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This could become my favourite drama of the year! There is a lot of humour hidden in the rants and arguments with older sister. When she complains about her co worker (who dates everybody but her) and her friend says that even though he has never met the guy feels that he knows him by now quite well.
The cast is doing a great job, the 3 social club abstainers, the scary father, the siblings and their friends. I am impressed with Lee Min-ki, I have never seen him so good before. And Sohn Seok-gu has such a strong presence with surely fewer than 50 word in two episodes. The whole 'worship me' scene is wonderful, the way he looks at her trying to work out what she really wants from him, and the icing of the cake - looking up the meaning of the word.

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One of my favorite moments was when the older sister was ranting about the coworker and the others picked up on the fact that the real reason she was so angry was that he had dated everybody but her. I thought it was funny scene but also a very relatable moment because while part of her might think it is gross that this guy is dating everybody in the office, it would be hard not to wonder "Why not me?"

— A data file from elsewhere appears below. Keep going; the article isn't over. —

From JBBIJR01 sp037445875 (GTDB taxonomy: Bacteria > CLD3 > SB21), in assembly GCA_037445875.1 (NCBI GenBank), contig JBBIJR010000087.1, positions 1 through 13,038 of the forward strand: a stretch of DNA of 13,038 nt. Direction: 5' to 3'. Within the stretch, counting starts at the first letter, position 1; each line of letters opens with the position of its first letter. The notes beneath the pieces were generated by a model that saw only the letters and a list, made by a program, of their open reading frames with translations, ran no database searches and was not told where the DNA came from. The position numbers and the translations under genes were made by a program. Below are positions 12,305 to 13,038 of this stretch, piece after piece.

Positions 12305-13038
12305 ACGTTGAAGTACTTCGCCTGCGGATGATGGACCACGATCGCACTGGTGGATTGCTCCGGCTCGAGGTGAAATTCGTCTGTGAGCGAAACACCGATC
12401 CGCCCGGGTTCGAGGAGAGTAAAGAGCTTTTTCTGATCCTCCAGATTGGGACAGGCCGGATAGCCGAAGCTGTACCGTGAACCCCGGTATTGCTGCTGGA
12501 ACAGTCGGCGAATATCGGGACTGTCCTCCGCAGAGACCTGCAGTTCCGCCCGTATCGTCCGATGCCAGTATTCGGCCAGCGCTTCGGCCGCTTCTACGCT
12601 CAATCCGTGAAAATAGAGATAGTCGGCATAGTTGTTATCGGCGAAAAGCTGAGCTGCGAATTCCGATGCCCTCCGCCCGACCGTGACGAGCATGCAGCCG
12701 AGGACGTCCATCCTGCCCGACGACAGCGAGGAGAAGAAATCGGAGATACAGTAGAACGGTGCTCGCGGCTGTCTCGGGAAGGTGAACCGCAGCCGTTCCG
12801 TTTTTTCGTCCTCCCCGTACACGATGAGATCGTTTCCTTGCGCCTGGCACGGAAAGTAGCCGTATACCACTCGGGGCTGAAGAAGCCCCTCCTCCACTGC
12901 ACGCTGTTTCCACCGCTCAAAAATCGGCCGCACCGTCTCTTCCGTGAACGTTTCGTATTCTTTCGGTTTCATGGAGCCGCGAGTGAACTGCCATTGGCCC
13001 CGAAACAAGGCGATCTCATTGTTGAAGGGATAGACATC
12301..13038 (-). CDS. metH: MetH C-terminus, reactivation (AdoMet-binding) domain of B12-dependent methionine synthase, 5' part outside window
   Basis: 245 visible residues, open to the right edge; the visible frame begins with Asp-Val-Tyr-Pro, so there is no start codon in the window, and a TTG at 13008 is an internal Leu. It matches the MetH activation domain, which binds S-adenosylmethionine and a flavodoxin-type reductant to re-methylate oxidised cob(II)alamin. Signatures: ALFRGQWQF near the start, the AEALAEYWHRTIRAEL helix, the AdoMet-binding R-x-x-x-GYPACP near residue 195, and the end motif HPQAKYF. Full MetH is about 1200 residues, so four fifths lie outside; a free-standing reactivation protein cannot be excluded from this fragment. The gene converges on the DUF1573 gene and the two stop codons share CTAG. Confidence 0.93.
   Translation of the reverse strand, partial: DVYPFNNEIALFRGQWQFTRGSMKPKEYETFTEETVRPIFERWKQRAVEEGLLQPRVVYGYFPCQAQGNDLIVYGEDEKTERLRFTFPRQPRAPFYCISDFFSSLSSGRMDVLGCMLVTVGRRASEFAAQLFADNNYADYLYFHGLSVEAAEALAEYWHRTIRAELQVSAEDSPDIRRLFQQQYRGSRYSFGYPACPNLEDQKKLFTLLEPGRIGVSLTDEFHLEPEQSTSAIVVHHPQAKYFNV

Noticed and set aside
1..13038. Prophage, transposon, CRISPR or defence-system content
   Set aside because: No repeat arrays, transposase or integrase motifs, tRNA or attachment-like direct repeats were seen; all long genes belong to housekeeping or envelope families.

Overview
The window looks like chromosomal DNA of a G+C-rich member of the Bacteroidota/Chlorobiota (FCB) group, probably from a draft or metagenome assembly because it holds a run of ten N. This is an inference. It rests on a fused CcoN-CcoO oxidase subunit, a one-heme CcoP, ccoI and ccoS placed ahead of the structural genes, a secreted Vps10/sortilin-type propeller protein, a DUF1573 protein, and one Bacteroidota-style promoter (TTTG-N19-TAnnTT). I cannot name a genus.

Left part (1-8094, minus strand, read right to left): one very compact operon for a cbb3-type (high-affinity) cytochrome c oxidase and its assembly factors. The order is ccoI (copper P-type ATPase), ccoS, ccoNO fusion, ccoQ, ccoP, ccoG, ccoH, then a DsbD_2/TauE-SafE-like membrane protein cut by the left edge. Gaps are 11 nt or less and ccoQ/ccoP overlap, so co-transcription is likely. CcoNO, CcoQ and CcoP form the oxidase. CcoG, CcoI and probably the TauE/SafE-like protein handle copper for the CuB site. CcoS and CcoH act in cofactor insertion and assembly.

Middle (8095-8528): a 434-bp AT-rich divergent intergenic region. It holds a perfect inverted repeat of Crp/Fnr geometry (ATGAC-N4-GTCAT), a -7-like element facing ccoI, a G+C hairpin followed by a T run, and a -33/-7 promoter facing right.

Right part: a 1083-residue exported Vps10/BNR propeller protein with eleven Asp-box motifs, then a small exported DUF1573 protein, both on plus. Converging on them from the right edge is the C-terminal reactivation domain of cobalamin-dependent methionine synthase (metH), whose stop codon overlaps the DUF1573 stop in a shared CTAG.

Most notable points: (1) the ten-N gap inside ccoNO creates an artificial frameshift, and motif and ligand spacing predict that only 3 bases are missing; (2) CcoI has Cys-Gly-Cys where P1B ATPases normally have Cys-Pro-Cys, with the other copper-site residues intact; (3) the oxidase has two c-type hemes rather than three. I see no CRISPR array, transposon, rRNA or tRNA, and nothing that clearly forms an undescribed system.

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Yes, it really shows the many layers of the script so well. The writing is marvellous.

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Yes! I found that so relatable. I'd have the same reaction. I don't want to date the slime ball, but it's insulting that he doesn't want to date me!

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Kim Ji Won is such utter perfection in this drama. Everything is written on her face, she doesn't have to say a word. Her sadness, loneliness, stress, and annoyance. I really like this drama, but I love her in this. Lee Min-Ki is so whiny, I don't think I have ever seen him like this, it is hilarious.

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The only thing I've really liked Kim Ji-won in is Fight For My Way, but she really is perfect in this role.

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She is so amazing! You could read her frustration, her pain, her stress... even the little moments of relief (laughing in the cafe with his brother and their friend)...

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I've always liked KJW in her second lead roles but not in the lead ones. She is different here and acting really well.

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Absolutely! Even her smiles look like they take her a lot of effort to muster them, especially in uncomfortable work-socialization settings! I feel her!
As for Lee Min-Ki, it's my first time seeing him so... animated? I've seen him in more robotic, uptight, taciturn roles... so a ranty, whiny LMK without pretty-filters has been refreshing to watch! <3

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My thoughts exactly on Lee Min-Ki. I saw him in "Because This Is My First Life", and also "The Beauty Inside". It was frustrating because I sensed he was a respected actor, but it looked like he was sleepwalking. In this drama he is really going all in--yay!